The cabinet decided to implement 10 measures to ease the burden on home and micro-business owners following an increase in the cost of living caused by rising fuel prices.
While the government’s response has been welcomed and seen as necessary to ease the difficulties, many say these measures, which won’t take effect until next month and will only last until the end of July, are not enough to help them maintain the price runaway pace. .
Several consumer and retail groups are urging the government to put money in their pockets now by implementing a fifth phase of Khon La Khrueng, the state-sponsored co-pay subsidy scheme, and fixing the prices of essential goods and services to protect low-income people due to financial pressure.
grease the wheels
Thaniwan Kulmongkol, president of the Thai Restaurant Association, said people are facing a revenue freeze during this difficult time, but will still have to bear the added costs of disease control measures such as face masks, hand sanitizer and antigen test kits.
Ms. Thaniwan said that small-scale street food vendors, of which there are an estimated 90,000, are part of the grassroots economy and the government must do everything it can to help them survive.
Prices of consumer goods rise as energy prices (fuel, cooking gas, and electricity bills) rise, and the 10 measures will help to some extent, he said.
However, launching an additional fifth phase of Khon La Khrueng’s copay scheme is what the government should focus on in addition to relief measures, Ms Thaniwan said.
The scheme, in which the government subsidizes 50% of food, drink and general item purchases for participants, with the total subsidy capped at 150 baht per person per day, will help both vendors and the general public.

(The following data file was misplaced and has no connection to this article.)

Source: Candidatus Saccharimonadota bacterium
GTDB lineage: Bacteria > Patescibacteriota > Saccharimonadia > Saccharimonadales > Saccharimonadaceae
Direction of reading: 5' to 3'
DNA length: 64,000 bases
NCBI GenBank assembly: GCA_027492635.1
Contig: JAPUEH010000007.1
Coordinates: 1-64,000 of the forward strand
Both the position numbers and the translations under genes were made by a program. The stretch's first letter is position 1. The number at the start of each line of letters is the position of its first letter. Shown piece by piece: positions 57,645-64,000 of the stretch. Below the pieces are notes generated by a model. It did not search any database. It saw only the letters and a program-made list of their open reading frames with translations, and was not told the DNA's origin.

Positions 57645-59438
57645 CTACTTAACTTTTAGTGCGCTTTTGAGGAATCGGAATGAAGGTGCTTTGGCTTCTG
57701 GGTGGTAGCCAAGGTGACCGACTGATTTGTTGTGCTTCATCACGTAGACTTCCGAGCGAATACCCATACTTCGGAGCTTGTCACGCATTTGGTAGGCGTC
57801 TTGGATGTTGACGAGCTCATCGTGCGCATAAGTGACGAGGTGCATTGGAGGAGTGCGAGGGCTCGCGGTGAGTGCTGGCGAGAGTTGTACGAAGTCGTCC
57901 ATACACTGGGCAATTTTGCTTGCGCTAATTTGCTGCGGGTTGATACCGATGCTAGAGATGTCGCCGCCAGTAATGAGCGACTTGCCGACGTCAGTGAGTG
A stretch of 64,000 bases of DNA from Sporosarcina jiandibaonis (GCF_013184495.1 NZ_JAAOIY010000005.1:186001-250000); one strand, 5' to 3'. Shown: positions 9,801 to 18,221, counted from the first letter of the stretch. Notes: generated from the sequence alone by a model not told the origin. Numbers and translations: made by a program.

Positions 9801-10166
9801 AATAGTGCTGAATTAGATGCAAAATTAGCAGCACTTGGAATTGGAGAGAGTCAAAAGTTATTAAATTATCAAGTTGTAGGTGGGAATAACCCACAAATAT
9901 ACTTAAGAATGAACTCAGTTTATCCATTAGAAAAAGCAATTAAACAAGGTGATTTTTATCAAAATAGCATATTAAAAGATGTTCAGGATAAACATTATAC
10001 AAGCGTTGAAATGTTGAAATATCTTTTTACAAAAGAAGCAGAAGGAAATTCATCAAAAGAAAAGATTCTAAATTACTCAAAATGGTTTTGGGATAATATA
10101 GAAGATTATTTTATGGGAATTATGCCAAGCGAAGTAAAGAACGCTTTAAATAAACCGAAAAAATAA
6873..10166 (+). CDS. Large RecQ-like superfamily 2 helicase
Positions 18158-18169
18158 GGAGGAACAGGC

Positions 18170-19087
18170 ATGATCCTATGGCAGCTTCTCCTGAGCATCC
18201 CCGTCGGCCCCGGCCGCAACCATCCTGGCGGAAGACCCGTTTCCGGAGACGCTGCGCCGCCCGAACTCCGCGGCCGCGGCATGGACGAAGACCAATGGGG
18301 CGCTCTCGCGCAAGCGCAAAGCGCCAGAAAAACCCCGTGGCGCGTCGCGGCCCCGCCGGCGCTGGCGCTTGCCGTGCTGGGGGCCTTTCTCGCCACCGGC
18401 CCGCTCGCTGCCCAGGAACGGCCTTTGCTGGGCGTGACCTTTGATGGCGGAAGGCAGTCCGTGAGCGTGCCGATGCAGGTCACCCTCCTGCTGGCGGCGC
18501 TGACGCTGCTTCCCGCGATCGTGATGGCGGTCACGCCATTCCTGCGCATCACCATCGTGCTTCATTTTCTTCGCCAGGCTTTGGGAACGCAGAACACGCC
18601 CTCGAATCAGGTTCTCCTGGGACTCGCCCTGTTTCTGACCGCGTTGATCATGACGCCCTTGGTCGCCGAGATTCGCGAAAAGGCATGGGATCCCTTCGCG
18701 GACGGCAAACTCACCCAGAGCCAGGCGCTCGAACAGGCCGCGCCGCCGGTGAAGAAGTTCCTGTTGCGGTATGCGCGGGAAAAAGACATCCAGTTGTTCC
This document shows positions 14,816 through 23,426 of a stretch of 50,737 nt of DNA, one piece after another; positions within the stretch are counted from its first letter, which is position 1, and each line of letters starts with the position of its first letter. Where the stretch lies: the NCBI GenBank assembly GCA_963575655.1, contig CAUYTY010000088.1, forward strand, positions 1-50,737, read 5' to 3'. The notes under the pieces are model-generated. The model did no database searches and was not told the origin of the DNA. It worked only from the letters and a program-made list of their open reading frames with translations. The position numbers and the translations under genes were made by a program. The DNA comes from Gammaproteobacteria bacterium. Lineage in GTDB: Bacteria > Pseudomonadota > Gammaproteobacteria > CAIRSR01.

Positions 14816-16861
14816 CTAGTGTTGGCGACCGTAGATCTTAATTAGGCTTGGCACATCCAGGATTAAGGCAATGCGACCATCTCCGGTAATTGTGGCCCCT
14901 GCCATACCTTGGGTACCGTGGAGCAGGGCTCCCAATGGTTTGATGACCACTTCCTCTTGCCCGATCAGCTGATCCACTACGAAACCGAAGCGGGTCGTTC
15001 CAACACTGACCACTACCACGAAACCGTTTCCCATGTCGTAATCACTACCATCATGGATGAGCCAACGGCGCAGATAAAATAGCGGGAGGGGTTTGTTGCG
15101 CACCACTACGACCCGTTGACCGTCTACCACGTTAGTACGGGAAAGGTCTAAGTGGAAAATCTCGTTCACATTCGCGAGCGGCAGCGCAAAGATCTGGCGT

Micro-business owners reported poor sales after each phase of the scheme ended, he said.
Ms Thaniwan said she expects more fuel or electricity subsidies from the government and wondered if energy companies such as PTT Plc could be persuaded to cut their profit margins for a while to help households keep energy bills down. energy under control.
“People are trapped between a rock and a hard place. Costs have increased, so sellers have to raise their prices, which drives customers away. Meanwhile, salaries remain the same, as does purchasing power.
“How can we survive this? Another phase of Khon La Khrueng can help a lot, especially for small food retailers and vendors,” he said.
Yada Pornphetrampa, who represents street vendors and street food vendors, said many are unimpressed by the government’s response because they are struggling with the cost of living, but the 10 measures won’t start until next month.
Some people also feel the package is geared towards car and motorcycle taxis, he said, referring to a price guarantee of 13.62 baht per kilogram of natural gas for taxi drivers under the Lom Hai Jai Diow Gun (Breathe Together) and a gasohol relief payment. 250 baht per month for 157,000 motorcycle drivers registered with the Department of Land Transport.
According to Ms Yada, direct cash donations are what the public urgently needs at a time of financial trouble, and schemes like Khon La Khrueng increase purchasing power and “grease the wheels” of the economy.
The government will have to regulate the price of necessary goods and make it really possible for low-income people to access loans, he said.
He added that despite the soft loan projects of state banks, some conditions prevent many households from accessing financial assistance.
“Little people don’t have many opportunities to make a living. They don’t have the capital. His savings dried up during covid-19,” she said.